Allowing selfish agents to acquire and exploit system information has both positive and negative effects on the overall performance of resource allocation systems. The positive effect results from reduction in the uncertainty inherently present in large-scale systems. The negative effect, which can be mitigated through congestion pricing, is due to agent selfishness. However, current research, concentrated around the notion of Price of Anarchy, is mostly concerned with the negative effect. This paper evaluates systemic risks/benefits of selfish agent ability to acquire and exploit dynamic system information in a specific case of selfish routing in a large-scale, random, loss network. Our analysis indicates that the beneficial effect of this ability dominates in a case of high system uncertainty - low load, while the negative effect dominates in a case of low system uncertainty - high load. In the intermediate cases while the beneficial effect still dominates in the normal operating mode, the negative effect manifests itself in a risk of cascading overload driving the system to an emergent metastable, i.e., persistent, congested mode. Future research should consider resource allocation models with elastic selfish users and evaluate effect of the congestion pricing.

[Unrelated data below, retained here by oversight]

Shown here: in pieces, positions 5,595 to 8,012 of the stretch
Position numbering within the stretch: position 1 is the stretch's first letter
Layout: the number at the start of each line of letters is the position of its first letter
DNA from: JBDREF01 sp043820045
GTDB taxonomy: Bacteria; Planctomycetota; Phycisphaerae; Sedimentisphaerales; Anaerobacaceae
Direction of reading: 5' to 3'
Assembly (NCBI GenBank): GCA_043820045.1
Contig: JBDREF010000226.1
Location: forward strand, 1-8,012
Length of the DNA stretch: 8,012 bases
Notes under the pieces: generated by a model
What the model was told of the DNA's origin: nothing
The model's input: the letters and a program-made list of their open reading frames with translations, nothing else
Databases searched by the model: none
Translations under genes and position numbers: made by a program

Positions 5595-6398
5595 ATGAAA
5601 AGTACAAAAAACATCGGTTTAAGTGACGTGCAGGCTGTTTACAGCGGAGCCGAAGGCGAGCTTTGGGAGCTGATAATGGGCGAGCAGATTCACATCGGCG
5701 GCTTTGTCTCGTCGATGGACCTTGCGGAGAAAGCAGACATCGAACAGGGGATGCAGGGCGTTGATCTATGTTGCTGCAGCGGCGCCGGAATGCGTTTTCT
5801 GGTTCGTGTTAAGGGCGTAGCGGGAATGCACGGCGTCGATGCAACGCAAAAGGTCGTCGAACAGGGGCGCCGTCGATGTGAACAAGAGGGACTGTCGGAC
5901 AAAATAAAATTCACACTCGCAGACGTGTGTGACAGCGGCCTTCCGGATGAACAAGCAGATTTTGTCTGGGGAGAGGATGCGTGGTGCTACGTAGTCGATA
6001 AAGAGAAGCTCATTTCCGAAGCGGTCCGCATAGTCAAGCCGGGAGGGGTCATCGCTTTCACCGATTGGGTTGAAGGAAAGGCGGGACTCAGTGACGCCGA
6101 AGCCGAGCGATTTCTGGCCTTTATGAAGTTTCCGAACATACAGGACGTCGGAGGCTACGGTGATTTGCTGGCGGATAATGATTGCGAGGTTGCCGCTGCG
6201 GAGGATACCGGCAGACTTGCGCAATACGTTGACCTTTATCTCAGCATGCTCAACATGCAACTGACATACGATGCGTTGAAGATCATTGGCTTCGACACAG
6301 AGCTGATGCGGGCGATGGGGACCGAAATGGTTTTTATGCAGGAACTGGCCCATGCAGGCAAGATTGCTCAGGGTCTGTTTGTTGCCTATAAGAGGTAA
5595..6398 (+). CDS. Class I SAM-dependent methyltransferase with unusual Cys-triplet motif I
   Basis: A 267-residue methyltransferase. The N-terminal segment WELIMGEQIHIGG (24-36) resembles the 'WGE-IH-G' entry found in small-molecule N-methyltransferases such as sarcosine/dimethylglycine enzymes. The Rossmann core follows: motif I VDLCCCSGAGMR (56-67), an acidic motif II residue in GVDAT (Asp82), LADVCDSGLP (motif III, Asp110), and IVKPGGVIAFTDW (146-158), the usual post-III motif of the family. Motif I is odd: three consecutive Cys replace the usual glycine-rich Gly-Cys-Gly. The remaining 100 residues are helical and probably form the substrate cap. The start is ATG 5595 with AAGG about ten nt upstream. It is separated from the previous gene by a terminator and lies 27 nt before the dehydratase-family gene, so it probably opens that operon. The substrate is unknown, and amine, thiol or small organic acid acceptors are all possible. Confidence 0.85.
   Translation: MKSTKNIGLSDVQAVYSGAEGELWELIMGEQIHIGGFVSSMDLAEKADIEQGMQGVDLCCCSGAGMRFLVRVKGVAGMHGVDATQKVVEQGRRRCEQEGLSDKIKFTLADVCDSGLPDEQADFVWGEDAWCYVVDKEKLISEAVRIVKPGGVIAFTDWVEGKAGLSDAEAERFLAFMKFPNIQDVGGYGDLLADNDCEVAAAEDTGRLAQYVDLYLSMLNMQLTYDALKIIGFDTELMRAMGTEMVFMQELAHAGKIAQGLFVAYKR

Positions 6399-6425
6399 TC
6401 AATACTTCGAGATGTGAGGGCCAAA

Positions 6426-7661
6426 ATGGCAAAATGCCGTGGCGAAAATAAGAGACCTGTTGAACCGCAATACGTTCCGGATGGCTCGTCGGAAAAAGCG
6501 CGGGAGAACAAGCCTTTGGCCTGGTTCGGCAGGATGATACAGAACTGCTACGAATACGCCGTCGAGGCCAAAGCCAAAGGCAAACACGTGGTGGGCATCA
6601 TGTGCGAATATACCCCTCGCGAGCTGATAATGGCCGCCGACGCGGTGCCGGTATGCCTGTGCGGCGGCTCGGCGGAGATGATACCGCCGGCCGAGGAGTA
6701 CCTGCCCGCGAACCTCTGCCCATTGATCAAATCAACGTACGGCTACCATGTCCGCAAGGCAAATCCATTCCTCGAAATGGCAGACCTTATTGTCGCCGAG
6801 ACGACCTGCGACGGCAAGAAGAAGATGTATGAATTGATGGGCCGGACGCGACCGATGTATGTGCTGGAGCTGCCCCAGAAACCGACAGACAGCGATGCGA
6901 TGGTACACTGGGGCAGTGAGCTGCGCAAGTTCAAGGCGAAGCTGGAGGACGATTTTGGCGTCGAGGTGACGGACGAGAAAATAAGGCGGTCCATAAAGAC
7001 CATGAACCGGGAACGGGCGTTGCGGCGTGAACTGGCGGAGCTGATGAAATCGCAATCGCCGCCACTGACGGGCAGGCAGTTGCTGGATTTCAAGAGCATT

Proceedings Title: 2012 IEEE/IFIP Network Operations and Management Symposium
Conference Dates: April 16-June 20, 2012
Conference Location: Maui, HI
Pub Type: Conferences
selfish agents, information availability, systemic risk